I watched the Barbie movie this week and it was obvious from the film that Mattel are trying hard to change the image of the doll, but what affect has really had on self-image?

Barbie now comes as a doctor, she’s in a wheelchair, she’s multicultural, all very diverse and moving in the right direction.

However, it wasn’t lost on me that the Barbies in the film didn’t come in many different shapes and sizes and every single one of them had long, flowing locks.

Apart from Weird Barbie, who had short hair and DM’s.

For me, weird Barbie, who was described as “ugly” at one point (err, have you seen the beauty that is Kate McKinnon who plays her? If she’s ugly I must be Quasimodo in comparison), was the coolest of the lot with her cargos and stylish haircut and yet, the message was that you don’t want to be like her.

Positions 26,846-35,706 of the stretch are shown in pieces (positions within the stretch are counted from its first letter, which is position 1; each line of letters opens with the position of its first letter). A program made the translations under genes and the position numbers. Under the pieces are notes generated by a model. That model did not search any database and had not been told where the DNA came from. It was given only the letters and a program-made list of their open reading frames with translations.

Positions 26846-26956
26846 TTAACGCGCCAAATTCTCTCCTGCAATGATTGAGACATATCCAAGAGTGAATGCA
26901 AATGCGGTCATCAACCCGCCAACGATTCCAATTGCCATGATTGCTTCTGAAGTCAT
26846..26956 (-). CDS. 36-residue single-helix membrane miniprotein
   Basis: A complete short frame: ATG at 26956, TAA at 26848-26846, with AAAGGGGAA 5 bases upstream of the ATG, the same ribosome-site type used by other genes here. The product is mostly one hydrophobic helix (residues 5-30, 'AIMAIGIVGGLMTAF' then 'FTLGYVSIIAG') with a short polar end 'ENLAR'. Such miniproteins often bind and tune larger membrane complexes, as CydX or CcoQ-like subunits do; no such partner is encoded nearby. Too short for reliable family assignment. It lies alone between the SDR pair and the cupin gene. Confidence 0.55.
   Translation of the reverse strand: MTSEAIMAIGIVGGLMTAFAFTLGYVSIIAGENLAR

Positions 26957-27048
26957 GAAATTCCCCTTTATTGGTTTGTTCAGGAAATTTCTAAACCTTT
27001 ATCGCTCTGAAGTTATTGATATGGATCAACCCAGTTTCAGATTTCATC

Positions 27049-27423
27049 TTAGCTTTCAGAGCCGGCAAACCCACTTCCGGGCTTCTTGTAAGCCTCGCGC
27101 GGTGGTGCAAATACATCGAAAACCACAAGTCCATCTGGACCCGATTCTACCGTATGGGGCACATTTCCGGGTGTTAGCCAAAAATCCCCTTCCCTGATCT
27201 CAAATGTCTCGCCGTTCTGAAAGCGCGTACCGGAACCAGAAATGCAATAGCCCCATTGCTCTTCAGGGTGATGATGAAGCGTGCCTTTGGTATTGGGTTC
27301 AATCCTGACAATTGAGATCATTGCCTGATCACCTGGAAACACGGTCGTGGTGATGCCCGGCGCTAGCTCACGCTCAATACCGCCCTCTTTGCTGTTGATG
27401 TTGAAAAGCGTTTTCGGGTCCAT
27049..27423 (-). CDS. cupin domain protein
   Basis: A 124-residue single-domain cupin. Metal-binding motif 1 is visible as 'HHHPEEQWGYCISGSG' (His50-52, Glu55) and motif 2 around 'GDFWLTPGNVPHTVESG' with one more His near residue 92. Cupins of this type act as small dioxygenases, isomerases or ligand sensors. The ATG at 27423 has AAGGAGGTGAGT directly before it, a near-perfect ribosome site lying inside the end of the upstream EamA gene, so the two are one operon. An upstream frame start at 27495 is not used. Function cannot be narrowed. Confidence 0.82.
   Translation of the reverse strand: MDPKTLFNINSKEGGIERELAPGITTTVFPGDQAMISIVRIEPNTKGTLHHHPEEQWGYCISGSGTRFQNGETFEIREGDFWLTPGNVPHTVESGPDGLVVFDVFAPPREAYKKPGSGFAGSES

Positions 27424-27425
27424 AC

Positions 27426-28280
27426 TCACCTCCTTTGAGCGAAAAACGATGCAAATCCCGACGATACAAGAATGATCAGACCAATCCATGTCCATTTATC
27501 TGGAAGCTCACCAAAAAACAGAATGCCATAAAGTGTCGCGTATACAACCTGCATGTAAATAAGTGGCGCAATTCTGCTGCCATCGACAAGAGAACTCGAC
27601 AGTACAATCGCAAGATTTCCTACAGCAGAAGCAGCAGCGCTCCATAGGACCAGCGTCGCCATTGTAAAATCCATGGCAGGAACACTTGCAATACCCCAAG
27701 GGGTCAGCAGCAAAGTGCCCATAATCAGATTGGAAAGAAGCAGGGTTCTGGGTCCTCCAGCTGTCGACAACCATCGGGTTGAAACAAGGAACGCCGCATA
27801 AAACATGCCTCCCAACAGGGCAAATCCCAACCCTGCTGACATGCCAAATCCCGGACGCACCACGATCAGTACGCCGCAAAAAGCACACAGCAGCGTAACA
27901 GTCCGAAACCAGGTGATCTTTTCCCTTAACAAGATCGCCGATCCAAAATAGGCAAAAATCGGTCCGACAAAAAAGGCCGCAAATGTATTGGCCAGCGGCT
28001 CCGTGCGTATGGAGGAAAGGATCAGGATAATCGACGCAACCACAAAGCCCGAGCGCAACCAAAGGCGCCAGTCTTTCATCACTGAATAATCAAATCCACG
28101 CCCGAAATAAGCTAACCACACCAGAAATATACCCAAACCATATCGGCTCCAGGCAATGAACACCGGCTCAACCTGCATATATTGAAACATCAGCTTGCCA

Do we want young girls to be growing up with the messaging that you’re weird if you have short hair? Or that cellulite is horrific? Or that there’s only one shape (mostly unattainable for the majority of us) we can be?

Women will always come in different shapes and sizes, the majority of those women will end up with cellulite at some point and not all of them will have long hair. And that’s okay. In fact it’s more than okay, whatever you look like you are beautiful. And that’s the messaging we should be giving young girls.

For many years I wanted those thick, flowing locks, I wanted to have those long legs and that sun kissed tan but it will always be unachievable because I’m 5’2” with pale skin and baby hair that doesn’t grow.

Does this make me “weird” and someone who should be hidden away from sight? Hell no!

We all deserve to be celebrated and while I commend how far Barbie has come since its launch in 1959 it still feels like it’s behind the times when it comes to self-image and celebrating our uniqueness.

What do you think?